As for the media companies and the link tax, if someone who critiques news coverage or a movie has to pay a fee to do so then they won’t. They will simply paraphrase, allude to and analyse without linking, developing their own credibility en route. Like with ‘professional’ Youtubers. They are the ones who help generate a word of mouth ‘buzz’ that is one of the most effective means of marketing ever. Not some ‘journalist’ working for a publication pushing it’s own agenda. There isn’t enough space in a web browser window for the needed advertising to drive content. And with everything paywalled, well, see that big toe? Ready, aim, fire!

Which prompted me to revisit an old childhood favourite;

The mainstream media sat on a wall,
Article 13 caused a great fall,
All the Zucks Farcebok and all their fake tweets,
Couldn’t get their content back out as repeats.

Why? Because as has been amply demonstrated ‘fake’ is so pervasive throughout the mainstream that anyone associated with it is tainted. According to Mark Twain a lie can run around the world before the truth can get it’s boots on, but the corollary of that is once the truth does get going it can, and often does, give the falsehoods a serious kicking.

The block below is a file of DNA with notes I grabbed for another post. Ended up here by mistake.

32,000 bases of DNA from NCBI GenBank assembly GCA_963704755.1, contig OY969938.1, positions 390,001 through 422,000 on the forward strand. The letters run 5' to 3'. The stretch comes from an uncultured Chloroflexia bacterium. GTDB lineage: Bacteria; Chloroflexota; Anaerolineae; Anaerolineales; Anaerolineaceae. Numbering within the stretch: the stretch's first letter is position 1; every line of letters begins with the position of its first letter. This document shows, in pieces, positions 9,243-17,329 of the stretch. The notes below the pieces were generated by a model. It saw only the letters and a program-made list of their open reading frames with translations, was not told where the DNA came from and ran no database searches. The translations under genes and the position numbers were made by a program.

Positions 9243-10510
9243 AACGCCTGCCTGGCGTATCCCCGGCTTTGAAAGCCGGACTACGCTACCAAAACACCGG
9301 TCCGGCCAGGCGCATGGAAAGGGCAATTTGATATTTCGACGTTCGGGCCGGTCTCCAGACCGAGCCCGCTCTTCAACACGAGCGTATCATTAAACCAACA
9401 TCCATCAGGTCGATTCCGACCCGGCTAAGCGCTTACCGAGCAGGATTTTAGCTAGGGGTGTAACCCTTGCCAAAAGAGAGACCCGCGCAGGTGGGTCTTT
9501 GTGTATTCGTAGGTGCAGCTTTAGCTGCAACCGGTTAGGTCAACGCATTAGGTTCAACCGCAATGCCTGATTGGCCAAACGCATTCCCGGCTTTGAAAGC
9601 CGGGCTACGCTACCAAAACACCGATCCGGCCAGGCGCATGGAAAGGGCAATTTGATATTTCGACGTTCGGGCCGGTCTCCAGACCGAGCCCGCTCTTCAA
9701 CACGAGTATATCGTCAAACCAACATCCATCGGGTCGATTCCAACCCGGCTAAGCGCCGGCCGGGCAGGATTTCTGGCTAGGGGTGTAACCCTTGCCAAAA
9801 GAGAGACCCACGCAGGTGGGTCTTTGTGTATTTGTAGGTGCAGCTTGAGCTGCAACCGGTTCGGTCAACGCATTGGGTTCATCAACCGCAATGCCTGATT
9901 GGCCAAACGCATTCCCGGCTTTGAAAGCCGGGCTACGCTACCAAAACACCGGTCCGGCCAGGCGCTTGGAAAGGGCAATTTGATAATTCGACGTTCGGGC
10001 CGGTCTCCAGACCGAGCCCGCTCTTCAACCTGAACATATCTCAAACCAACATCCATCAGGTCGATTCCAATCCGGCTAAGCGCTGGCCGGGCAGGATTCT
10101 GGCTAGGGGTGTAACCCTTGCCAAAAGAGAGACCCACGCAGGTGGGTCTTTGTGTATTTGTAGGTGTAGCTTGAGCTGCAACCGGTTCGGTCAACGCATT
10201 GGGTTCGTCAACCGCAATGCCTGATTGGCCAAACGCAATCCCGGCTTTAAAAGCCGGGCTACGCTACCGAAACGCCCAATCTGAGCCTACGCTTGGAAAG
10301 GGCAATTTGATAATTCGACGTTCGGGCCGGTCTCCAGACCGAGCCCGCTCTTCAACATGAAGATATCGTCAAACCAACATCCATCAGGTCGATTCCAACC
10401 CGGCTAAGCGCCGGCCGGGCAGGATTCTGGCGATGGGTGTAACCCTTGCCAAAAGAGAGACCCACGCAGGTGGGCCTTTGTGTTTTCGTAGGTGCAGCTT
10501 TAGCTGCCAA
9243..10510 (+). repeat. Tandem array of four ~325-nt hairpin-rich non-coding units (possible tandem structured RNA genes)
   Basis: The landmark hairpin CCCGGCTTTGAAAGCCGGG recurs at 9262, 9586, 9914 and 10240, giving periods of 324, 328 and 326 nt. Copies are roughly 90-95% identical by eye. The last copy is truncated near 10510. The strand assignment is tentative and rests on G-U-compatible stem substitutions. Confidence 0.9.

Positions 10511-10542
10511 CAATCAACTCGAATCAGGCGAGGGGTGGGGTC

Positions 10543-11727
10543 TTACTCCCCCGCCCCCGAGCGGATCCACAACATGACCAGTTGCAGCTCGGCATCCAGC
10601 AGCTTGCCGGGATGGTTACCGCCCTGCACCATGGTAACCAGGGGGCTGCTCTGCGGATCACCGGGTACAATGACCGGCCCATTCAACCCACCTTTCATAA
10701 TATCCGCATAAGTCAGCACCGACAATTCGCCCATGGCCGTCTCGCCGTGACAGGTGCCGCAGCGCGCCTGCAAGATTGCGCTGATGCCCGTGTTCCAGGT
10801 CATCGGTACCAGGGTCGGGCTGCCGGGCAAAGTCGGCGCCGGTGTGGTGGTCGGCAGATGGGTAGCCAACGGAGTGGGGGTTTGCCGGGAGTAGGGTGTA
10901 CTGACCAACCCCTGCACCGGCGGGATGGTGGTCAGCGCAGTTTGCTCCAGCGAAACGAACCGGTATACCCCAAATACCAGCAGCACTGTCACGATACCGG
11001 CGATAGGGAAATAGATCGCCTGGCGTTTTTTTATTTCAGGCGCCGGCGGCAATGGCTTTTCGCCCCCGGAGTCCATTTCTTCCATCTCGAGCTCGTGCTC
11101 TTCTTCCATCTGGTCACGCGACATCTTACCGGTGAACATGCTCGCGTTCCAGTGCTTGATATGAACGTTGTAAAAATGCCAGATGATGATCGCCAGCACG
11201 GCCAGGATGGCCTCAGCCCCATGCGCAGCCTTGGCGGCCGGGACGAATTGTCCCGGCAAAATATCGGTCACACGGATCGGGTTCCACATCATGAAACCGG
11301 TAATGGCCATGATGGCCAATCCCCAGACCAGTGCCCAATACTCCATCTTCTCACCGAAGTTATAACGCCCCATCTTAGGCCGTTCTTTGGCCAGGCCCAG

Personally I have only one opinion on content sharing; links and commentary are fine, but the words are mine. Non-profit sharing is cool.

Evil travel planning

Travel planning today for our July trip over the big eastern water to jolly old Londinium and points east and south. Double checking bookings, passports etcetera and making sure that we have the finances in place for the Copenhagen leg of the trip, which is all Danish Kroner. Then back to Euro’s for Amsterdam and France. Sterling is the least of our worries.

One of the things that has flagged up in our discussions is the increased crime rate in London. So we asked Youngest for a few handy hints, as she is our resident legal eagle in the great metrollops. First piece of advice she came up with is not to stand on a street corner with a map or cell phone in your hands discussing where to go. This marks you out as a ‘tourist’ and is an open invitation to the opportunist bicycle or moped shod thieves to swoop in and nick your stuff. So she suggested we do our map reading and route planning in a handy coffee shop or bar. Much more civilised. Safer too. So that is what we will do.